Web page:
Think about the legendary trilogies out there. The original Star Wars films, Back to the Future, The Dollars trilogy, Lord of the Rings, The Matrix - these all hold a special place in moviegoers hearts. Most of these films were released in a time where trilogies were the end-all-be-all of movie existence; the pinnacle of cinematic storytelling capabilities. The sense of completion that a trilogy could offer gave writers and directors the opportunity to build fantastic worlds and universes, ample time to build characters to legendary status, and they were rare enough to set apart from other movies of the times.

Not only are studios going past the prime number of 3 for today's series, they've been resurrecting series in order to add an unnecessary fourth film onto the end of an otherwise fine franchise. Let's take a look at some of the "fourth's" that have served to put a bitter taste in moviegoer's collective mouths.
  • Indiana Jones and the Kingdom of the Crystal Skull. Way to effectively mar the reputation of one of film's most beloved characters.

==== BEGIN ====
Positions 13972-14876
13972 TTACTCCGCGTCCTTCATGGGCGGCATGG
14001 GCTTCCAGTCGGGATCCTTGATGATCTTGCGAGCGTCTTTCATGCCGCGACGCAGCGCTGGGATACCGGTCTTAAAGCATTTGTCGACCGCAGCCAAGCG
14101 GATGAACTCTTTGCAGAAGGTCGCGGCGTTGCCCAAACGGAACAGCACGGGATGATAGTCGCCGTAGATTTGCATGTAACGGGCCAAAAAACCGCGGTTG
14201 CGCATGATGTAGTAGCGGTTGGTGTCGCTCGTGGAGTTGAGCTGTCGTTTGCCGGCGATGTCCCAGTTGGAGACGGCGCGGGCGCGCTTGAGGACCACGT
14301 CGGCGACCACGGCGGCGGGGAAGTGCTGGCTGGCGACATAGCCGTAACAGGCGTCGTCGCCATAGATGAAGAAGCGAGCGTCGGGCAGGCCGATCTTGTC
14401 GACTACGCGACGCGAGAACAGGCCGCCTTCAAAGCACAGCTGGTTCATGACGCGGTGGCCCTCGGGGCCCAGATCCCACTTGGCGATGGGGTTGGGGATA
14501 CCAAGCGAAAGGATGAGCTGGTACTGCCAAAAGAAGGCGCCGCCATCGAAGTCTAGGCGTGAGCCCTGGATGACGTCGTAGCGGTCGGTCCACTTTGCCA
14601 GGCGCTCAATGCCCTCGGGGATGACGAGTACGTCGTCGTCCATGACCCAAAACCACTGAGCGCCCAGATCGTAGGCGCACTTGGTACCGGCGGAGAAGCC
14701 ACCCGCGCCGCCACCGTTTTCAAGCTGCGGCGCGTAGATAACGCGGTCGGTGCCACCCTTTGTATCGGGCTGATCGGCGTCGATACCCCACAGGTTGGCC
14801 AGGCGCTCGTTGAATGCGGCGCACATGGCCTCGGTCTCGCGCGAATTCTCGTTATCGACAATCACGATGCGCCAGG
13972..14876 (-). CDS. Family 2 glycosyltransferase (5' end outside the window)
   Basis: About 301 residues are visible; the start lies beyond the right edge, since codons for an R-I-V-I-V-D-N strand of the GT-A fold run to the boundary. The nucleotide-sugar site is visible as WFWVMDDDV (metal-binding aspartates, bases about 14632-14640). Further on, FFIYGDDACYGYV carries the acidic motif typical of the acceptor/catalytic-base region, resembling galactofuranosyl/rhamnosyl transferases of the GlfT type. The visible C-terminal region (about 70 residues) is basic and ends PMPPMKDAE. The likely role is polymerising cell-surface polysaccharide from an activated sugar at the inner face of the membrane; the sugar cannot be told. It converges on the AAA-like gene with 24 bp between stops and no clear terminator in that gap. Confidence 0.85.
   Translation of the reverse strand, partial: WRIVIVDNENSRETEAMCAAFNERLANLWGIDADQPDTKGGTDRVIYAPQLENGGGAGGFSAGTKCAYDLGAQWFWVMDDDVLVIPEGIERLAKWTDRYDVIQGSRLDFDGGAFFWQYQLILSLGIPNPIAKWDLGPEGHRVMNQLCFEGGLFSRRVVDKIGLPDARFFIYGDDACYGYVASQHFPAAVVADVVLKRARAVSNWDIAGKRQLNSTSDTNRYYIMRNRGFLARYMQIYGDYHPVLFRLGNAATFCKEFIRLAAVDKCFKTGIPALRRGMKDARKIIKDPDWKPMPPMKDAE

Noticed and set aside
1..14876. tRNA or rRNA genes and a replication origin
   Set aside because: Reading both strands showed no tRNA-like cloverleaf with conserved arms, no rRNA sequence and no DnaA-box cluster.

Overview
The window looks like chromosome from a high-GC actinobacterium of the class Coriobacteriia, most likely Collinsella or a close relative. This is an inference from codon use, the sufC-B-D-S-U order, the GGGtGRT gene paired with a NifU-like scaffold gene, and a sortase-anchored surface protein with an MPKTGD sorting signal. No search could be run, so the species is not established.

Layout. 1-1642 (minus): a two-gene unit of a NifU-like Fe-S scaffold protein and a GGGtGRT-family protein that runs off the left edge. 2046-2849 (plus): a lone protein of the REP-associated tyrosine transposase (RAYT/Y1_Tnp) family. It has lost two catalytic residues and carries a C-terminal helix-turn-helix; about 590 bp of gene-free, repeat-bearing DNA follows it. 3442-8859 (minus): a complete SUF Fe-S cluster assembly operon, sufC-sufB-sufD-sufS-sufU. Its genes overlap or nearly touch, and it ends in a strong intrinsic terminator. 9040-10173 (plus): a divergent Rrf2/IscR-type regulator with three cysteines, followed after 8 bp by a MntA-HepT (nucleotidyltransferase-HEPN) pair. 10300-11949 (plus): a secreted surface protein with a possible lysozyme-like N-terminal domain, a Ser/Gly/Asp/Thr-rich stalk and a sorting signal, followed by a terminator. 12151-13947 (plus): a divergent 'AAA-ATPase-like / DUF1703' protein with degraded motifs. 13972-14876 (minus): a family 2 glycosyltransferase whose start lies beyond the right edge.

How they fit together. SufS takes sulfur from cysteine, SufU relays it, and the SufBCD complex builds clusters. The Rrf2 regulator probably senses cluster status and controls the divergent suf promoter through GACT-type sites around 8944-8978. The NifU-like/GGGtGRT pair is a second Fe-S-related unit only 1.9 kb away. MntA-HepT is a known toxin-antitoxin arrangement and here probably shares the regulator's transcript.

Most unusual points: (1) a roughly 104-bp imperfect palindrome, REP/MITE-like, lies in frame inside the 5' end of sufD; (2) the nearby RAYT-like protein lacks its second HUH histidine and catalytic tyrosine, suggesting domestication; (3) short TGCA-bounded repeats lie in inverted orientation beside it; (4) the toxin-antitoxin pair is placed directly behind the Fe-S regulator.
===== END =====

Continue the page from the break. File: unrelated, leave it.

• The Sum of All Fears. Just not the same without Harrison Ford.
  • The Next Karate Kid. Nothing against Hillary Swank (other than she looks like a horse), but come on.
  • The Mummy: Tomb of the Dragon Emperor. I've heard that Yetis play football in it.
  • The Star Wars Prequels. Let's take one of the coolest villains around and make him a whiny little schoolgirl while introducing needless characters that will never again be mentioned, instead of building a base for what we already know happens in the existing films. Should we make any mention of Han Solo, the coolest character in the first three movies? Absolutely not. Good meeting, guys - let's break for lunch.
These are just a few famous examples. What we're learning now is that even more of these are on the way, with no end in sight. Let's look at some upcoming sequel/prequels slated for release.
  • Pirates of the Carribean 4 and 5.
  • Spider-Man 4 and 5.
  • Bourne 4.
  • Beverly Hills Cop 4.
  • Austin Powers 4.
  • Scream 4.
  • Fast and Furious 4.
  • The Hobbit and another untitled film between The Hobbit and Fellowship of the Ring